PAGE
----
Our seats were brilliant - on the raised level but not too high up, and right in the centre so we could see everything. And well worth seeing it was too. Our friend Nicky commented that she'd never seen a concert where there was so much going on - the musicians on stage, vast graphics on a large screen, lasers and lights... and inflatables. ;) It's become something of a tradition that they have an inflatable pig with flashing red eyes, and because the band are Australian, an inflatable kangaroo. :D

The music, as ever, was gobsmackingly good. I swear these guys get better ever time we hear them. They may 'only' be a tribute band but they have a name for being the best tribute band of any band anywhere in the world and boy, are they good. Close your eyes and you'd be forgiven for thinking the clock had reset itself to the late 1980s, a parallel universe had kicked in, and the real Floyd were up there on the stage. The only real difference is that where Gilmour et al managed with a four-piece band, it takes APF two drummers, three guitarists and two lead singers to create the same effect. But when the results as fantastic as this, and when they perform a three-hour set with only a brief interval for drinks, who's complaining. Certainly not us. We came out dazzled by the light show and deafened by the music, but very very happy, and we'll be on the look-out for next year's tickets the minute they go on sale!

Saturday, May 08, 2010

Wimping out of a walk

Yesterday I discovered details of this rather fascinating art/sculpture walk around Birmingham, which is being publicised as part of the BBC's new 'Modern Masters' series about modern art.

This morning we were all set with walking shoes, cameras and a map to set off and explore. Then we saw the weather. For the first time in weeks it was raining - not heavily but with a persistant spatter that was too little for umbrellas but too much for comfortable walking. Added to that it was bloomin' cold, and very grey and unprepossessing. It would have been far too dark to take good photos of the sculptures, which is half the fun. So we took a 'rain check' (sorry), left the walk for a better day and went shopping instead.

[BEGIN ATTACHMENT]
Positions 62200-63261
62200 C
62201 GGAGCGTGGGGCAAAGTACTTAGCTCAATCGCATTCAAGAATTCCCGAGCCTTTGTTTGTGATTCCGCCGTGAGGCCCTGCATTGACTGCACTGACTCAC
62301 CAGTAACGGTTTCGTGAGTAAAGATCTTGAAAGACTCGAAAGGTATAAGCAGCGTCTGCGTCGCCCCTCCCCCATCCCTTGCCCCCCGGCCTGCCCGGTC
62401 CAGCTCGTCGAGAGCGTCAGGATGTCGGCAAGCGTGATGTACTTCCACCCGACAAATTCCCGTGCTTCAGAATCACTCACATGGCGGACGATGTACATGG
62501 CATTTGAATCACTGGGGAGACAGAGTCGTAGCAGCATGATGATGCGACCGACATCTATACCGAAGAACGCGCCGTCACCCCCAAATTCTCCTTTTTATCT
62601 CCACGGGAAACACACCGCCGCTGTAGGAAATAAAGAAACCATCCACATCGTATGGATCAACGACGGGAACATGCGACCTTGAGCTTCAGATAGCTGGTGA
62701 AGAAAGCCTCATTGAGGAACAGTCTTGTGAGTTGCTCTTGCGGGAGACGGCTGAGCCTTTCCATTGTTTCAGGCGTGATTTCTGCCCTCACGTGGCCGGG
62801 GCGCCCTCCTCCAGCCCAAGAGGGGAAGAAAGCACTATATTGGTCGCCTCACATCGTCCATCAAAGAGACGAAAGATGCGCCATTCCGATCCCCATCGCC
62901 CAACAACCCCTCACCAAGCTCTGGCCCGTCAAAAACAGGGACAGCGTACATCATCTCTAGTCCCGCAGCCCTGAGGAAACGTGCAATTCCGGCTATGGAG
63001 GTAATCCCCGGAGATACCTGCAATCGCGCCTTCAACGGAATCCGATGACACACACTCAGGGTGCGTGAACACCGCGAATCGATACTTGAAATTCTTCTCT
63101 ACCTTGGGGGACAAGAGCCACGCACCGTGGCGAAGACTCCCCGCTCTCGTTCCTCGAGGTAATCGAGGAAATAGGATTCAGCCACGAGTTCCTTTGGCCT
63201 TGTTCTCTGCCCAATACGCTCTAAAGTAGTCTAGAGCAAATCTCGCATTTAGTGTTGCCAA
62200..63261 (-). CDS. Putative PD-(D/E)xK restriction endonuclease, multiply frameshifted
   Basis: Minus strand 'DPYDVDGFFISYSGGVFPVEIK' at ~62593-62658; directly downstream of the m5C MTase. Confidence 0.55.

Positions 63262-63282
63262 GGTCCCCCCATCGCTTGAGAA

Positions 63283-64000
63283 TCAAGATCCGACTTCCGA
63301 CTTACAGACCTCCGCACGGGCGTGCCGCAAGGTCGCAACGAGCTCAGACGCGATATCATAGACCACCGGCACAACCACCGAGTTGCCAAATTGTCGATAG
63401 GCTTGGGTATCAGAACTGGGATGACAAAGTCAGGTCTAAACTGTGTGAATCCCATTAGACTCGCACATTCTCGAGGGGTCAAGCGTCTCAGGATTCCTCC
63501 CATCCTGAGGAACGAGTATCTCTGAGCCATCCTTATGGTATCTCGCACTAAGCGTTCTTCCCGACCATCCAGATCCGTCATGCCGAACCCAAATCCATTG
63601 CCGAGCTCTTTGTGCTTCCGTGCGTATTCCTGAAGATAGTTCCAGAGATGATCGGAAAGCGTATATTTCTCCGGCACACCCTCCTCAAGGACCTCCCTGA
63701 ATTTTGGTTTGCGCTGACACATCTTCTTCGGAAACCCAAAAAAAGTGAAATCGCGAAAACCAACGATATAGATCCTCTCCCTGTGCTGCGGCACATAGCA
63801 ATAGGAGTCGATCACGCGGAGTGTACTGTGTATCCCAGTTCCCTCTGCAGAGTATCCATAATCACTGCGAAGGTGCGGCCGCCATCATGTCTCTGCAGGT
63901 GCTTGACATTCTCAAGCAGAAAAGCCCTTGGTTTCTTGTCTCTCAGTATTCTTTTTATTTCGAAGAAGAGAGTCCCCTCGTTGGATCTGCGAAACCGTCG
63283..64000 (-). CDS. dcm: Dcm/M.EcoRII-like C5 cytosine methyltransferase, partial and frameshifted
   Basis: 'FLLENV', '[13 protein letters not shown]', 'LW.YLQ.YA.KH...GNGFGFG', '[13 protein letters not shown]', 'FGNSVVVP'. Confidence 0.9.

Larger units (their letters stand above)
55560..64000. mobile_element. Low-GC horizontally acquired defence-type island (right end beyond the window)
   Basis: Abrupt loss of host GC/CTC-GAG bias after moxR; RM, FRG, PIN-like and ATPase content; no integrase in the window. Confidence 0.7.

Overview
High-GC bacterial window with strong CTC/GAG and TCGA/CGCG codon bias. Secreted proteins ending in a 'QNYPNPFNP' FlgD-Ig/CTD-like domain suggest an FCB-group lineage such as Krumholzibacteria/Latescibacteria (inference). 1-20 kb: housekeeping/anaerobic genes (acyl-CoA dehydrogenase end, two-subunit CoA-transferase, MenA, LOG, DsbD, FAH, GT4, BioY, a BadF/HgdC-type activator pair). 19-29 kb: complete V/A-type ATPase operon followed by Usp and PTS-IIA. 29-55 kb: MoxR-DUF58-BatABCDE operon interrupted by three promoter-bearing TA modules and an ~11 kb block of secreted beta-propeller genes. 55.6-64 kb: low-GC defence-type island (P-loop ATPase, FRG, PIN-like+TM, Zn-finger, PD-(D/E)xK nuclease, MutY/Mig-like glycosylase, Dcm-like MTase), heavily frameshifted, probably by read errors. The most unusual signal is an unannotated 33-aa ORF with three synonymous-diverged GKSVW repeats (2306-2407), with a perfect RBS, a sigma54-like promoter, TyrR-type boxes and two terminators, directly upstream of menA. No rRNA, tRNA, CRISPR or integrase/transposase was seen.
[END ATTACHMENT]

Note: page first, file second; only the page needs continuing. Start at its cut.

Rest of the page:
Shame, as Birmingham has a surprising amount of sculpture hidden away amongst the streets and office blocks and although we know some of it very well (Anthony Gormley's Iron:Man, above), some would have been completely new to us. Hopefully we'll find time to do the walk soon and I'll post any photos I take here.

Wednesday, May 05, 2010

All thanks to a savage Alsatian

My oldest cousin died late last week. As with many families left over from Victorian times, our ages were wildly different - she was well over ninety and I'm, well, not.

She'd had a wonderful, full life teaching languages in a local school and making hundreds of friends via the church and her various interests. I'm still sad, though, because she'd been a fixture in my life ever since I first moved to Birmingham to work as a scared twenty-one-year old.

I'd never so much as visited the city before and didn't have a clue. The B&B where I was staying was a mean little place whose owners seemed to live more for their own convenience than their guests' comfort. After a few days they suddenly announced that oh, hadn't they told me? they didn't do food at the weekends. And I was left to feed myself, on a Sunday when pretty much everywhere was closed. There's a Greek restaurant on the main road, they rather unhelpfully said. You can eat there.

I didn't eat there, I phoned my parents. They were too far away to come and bail me out, but they did tell me about Joan. "She lives fairly close, why don't you give her a call?" So plucking up my courage, I did, and she was wonderful. Within half an hour she'd marched straight round and was bobbing nervously up and down on the doormat while the owners' large and savage Alsatian dog hurled itself at the inside of the front door. Once the dog had been dealt with she took me under her wing, took me home, and fed me. It turned out we had all sorts of interests in common and we became firm friends; I joined her church and visited regularly for Sunday lunch, and when I finally got a place of my own I invited her back there too.

I'll really miss Joan. She might have been from an earlier generation but she never lost her fascination with and sheer love of people. She was interested in everything she heard, and a slightly 'Miss Marple' manner hid a keen mind and a wonderful grasp of human nature. You could tell her anything and she wouldn't be shocked, just full of curiosity.

It seems odd to think that if it hadn't been for that B&B I might never have met her. I hated that bloody Alsatian at the time, but looking back I have a lot to thank it for.